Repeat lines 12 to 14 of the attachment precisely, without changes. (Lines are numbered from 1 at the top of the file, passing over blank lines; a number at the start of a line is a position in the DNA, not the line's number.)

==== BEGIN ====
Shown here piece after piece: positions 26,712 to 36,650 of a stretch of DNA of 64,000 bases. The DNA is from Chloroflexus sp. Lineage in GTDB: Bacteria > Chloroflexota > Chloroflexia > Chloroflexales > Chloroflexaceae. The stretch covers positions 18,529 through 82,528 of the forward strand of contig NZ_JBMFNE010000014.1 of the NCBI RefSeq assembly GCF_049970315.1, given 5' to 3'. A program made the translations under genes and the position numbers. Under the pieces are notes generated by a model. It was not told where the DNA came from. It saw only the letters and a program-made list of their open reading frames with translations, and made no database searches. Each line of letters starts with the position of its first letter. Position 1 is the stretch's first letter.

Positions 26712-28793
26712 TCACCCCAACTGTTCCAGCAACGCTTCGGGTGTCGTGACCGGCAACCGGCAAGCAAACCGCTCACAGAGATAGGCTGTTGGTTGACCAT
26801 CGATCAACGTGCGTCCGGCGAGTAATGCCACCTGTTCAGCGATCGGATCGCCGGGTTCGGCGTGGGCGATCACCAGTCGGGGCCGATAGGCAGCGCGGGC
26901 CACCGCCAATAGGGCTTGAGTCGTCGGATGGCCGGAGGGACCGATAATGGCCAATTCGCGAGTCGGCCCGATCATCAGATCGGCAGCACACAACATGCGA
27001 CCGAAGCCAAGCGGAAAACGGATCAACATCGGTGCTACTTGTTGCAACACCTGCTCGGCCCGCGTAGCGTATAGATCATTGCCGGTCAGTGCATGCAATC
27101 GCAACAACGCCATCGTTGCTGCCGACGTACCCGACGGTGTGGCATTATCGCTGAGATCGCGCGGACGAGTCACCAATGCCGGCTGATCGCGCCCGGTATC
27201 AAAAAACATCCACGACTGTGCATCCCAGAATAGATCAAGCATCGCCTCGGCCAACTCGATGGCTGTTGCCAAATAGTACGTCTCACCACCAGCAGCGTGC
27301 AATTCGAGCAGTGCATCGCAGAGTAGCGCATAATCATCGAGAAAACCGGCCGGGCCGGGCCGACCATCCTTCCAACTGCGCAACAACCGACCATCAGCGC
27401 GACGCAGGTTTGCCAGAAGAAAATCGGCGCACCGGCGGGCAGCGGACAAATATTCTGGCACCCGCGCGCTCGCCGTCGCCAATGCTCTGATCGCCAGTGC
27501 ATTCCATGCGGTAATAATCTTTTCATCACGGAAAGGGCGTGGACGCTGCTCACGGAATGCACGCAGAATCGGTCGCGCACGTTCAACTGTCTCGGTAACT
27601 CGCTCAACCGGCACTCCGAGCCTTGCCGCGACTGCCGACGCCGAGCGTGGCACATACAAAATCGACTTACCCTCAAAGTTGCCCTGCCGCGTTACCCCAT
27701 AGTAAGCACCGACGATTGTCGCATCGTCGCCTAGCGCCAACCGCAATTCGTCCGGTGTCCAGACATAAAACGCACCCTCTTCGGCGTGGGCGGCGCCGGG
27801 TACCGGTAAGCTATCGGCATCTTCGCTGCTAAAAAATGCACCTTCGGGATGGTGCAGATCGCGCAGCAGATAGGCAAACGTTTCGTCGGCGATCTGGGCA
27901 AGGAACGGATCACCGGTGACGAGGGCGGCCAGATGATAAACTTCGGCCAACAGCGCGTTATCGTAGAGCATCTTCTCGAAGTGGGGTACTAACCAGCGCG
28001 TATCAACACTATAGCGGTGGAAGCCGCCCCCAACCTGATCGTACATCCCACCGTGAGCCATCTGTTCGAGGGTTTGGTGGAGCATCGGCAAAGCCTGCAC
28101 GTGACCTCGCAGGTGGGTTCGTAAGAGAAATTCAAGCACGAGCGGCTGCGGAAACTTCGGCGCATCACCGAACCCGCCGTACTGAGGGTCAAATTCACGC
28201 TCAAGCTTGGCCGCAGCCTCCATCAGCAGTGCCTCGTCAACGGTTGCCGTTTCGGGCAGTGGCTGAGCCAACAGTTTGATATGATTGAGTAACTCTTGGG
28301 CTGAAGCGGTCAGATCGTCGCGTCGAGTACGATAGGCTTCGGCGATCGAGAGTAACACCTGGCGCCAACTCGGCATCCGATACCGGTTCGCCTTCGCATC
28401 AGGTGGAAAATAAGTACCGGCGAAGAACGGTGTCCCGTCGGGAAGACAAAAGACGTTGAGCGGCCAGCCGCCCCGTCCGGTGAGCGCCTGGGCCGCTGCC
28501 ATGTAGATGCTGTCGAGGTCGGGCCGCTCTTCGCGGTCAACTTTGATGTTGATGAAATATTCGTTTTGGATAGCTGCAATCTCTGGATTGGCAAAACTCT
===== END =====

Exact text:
27601 CGCTCAACCGGCACTCCGAGCCTTGCCGCGACTGCCGACGCCGAGCGTGGCACATACAAAATCGACTTACCCTCAAAGTTGCCCTGCCGCGTTACCCCAT
27701 AGTAAGCACCGACGATTGTCGCATCGTCGCCTAGCGCCAACCGCAATTCGTCCGGTGTCCAGACATAAAACGCACCCTCTTCGGCGTGGGCGGCGCCGGG
27801 TACCGGTAAGCTATCGGCATCTTCGCTGCTAAAAAATGCACCTTCGGGATGGTGCAGATCGCGCAGCAGATAGGCAAACGTTTCGTCGGCGATCTGGGCA